OF PEDIATRIC SURGERY
described. A voiding cystourethrogram demonstrated the presence of anterior urethral valves; the operation performed to excise these is described.-B. M. Henderson. CONGENITAL ANTWOR URETHRAL VALVE-DLKNOSIS AND TREATMENT. J. Daniel, A. M. Stewart, and D. W. Blair. Brit. J. Urol. 40, 589-591 (October) 1968. A case of a 6-year-old boy with an anterior urethral valve is recorded. The upper urinary tract was normal on intravenous urography. The valve was excised by open operation. Y-V plasty at the bladder outlet was performed in addition since the authors were of the opinion that there was coincident bladder neck obstruction.-,I. H. Johnston. COMPLETE AWLSION OF THE ANTERIOR URETHRA IN A BOY: REPORT OF A CASE WITH SUCCESSFUL RECONSTRUCTION.M. N. Al-Ghorab, and A. P. EZ-Badawi. J. Urol. 100:32-25 (July) 1968. The case of a IO-year-old boy who sustained perineal trauma is presented. The perineal urethra had been divided and in attempting to pass a catheter distally the anterior urethra was avulsed. This was reconstructed using scrotal skin and later Dennis-Browne hypospadias repair. The authors suggest that repair of the urethra following trauma should be delayed until the effects of trauma have subsided and that catheterization of the distal urethra in the presence of extravasation may be attended by further damage as occurred in this case.-B. 21f. Henderson. REPEATED TORSION CAUSING CYSTIC DEGENERATION OF INTRA-ABWMINAL TESTIS. E. S. Glen. Brit. J. Surg. 55:651-652 (September) 1968. A case of repeated torsion of an intra-abdominal testis in a g-year-old boy, ending in cystic degeneration of the testis is reported. Following excision of the cystic (benign) mass he made an uneventful recovery. The relationship of malignant change in an intra-abdominal testis to torsion is discussed briefly.-.I. .I. Corkery. MALIGNANT SERTOLI CELL OF THE TESTIS. R. V. Rosvoll, and J. R. Woodward. Cancer 22:8-13 (July) 1968. Although common in dogs, this tumor is unusual in man. It arises in testicles, ovaries, and occasionally in other sites and has a mixed histologic pattern. They are feminizing lesions and on the few occasions when urinary androgens, estro-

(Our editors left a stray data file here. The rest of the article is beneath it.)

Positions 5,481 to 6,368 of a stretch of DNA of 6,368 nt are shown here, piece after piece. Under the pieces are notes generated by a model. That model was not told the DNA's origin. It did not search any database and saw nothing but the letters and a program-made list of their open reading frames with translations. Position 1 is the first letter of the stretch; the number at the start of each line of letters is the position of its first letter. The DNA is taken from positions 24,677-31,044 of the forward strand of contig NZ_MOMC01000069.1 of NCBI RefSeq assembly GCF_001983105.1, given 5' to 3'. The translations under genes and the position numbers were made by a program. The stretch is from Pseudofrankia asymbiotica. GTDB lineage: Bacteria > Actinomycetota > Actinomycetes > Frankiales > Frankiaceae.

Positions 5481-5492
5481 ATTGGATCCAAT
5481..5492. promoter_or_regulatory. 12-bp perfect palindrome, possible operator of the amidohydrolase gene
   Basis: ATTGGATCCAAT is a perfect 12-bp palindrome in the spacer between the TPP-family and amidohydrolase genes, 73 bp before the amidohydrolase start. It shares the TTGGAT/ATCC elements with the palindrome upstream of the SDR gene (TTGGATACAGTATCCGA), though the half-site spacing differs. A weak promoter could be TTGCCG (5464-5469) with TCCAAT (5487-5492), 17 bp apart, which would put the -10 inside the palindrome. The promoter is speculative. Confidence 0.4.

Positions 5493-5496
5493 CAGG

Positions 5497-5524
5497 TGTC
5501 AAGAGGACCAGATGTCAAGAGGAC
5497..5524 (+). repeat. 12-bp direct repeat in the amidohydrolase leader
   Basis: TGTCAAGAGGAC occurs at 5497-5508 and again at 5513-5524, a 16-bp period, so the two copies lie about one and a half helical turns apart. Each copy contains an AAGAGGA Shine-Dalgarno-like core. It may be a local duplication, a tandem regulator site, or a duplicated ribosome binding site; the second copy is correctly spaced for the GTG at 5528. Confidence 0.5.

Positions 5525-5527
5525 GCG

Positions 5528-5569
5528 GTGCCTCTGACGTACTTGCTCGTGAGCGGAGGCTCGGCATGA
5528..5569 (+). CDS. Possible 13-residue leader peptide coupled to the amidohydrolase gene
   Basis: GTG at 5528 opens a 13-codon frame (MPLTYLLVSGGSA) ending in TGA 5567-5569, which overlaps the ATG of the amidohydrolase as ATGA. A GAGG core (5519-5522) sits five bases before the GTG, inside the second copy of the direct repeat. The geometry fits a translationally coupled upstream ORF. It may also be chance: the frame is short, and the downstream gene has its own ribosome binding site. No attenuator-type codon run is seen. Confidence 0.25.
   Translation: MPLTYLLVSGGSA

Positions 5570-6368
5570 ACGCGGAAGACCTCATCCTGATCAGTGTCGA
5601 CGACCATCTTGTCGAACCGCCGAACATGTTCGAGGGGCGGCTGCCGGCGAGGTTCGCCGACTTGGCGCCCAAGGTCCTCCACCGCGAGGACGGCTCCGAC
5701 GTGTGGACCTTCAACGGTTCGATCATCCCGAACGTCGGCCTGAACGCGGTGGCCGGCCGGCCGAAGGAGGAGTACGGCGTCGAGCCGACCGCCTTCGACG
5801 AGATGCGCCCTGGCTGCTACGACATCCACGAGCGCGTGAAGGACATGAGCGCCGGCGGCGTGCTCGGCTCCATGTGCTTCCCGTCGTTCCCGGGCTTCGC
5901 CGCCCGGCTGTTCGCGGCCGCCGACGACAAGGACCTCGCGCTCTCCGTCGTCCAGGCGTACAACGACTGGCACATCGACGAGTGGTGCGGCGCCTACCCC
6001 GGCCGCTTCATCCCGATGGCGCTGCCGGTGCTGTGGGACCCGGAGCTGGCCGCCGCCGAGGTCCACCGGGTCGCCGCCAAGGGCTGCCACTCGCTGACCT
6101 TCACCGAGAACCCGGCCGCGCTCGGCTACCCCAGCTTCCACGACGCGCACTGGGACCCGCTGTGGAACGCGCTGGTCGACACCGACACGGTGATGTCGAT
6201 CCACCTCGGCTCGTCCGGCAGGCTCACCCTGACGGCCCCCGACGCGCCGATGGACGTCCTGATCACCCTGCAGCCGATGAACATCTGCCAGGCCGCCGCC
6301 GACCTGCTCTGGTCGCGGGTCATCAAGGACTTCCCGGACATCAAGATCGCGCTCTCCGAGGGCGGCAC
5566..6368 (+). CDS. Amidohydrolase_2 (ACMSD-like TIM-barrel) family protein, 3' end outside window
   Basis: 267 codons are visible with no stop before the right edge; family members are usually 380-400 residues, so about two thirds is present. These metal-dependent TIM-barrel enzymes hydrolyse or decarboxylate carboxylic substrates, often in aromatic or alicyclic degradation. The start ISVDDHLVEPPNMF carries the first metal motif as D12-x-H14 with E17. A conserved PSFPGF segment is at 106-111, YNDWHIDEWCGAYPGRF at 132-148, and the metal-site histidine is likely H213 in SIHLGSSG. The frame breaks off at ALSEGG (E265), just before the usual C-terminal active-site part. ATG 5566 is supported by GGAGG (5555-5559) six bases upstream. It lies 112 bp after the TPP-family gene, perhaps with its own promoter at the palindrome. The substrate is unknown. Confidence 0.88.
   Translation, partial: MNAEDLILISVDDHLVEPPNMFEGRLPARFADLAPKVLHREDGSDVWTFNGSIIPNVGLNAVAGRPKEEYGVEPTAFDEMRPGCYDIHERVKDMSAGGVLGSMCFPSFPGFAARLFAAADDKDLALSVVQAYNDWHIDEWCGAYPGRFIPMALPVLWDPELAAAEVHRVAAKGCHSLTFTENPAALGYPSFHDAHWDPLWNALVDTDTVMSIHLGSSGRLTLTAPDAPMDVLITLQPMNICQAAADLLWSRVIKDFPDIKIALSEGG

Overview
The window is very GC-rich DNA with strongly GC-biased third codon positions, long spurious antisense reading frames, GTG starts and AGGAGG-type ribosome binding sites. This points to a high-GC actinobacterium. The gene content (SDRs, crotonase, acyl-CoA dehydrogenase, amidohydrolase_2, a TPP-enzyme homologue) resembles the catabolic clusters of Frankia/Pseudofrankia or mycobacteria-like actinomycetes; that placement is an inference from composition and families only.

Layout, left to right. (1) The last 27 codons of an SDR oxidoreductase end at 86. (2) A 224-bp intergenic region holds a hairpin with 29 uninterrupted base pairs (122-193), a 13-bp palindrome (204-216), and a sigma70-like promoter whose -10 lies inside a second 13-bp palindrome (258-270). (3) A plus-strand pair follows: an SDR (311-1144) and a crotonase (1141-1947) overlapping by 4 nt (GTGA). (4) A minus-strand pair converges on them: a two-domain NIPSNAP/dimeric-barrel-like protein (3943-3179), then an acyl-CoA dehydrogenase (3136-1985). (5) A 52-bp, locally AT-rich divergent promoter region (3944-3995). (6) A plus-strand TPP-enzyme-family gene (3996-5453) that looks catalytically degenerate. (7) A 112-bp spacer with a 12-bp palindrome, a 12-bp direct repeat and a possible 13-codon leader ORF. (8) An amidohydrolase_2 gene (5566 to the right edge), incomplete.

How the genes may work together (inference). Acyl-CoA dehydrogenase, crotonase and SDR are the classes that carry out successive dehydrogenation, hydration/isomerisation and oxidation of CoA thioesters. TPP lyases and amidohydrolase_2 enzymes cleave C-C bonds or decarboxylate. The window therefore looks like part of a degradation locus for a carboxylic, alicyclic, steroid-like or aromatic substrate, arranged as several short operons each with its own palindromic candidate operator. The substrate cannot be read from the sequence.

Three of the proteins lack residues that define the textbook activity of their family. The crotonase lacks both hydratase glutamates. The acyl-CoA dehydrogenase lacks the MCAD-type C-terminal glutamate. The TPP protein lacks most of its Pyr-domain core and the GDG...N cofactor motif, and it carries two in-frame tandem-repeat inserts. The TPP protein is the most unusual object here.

gens, and pregnanetriol have been measured they were elevated. The case of an 8-year-old boy with a sertoli cell tumor of the testis which had been present for 3 years is presented. There were associated retroperitoneal metastases-B. Ar. Henderson. TRUE HEHMAPHRODITE WITH BILATERALLY DESCENDEDOVOTESTES.E. C. McDaniel, M. Nadel, and W. C. Woolverton. J. Urol. 100:77-81 (July)
The case of a I4-year-old Negro is described who was seen because of progressive breast enlargement and was found to have “abnormal testes” palpable in the scrotum. The child was brought up as a boy but stopped taking part in sports because of the enlargement of his breasts. There was biphid ventral raphe of the penis which was elevated into ridges which joined in the frenullar area. The superior half of the gonads was round and firm while the lower half had the consistency of normal testes. No vas could be felt on either side and there was a prostate of normal size. At laparotomy no female structures were found apart from a pink nodule on the dome of the bladder which was made up of endometrical epithelium and stroma. As it was decided to continue raising him as a male, the ovarian portion of the ovotestes was excised. The authors note that only 5 of the reported cases in the literature have normal male external genitalia ,\1. Henwith both gonads in the scrotum.-B. derson. CONGENITAL ADHENAL HYPERPLASIA. Maria I. New. Pediat. Clin. N. Amer. 15:395408 (May) 1968. Cliteroplasty or clitorectomy must he considered before one year of age, if the phallus is markedly enlarged or if the more modestly enlarged clitoris is disturbing to the parents. With slight clitoral enlargement, without offense to parent or patient, operation may be delayed until puberty, at which time the normal growth of pubic hair and labia majora provide a good camouflage for the slightly enlarged clitoris. Repair of the urogenital sinus should be reserved until just before marriage, since early repair will not persist, and repeated procedures then become neccssary.-A. M. Salzberg.
WRINGER INJURIES IN CHILDREN. James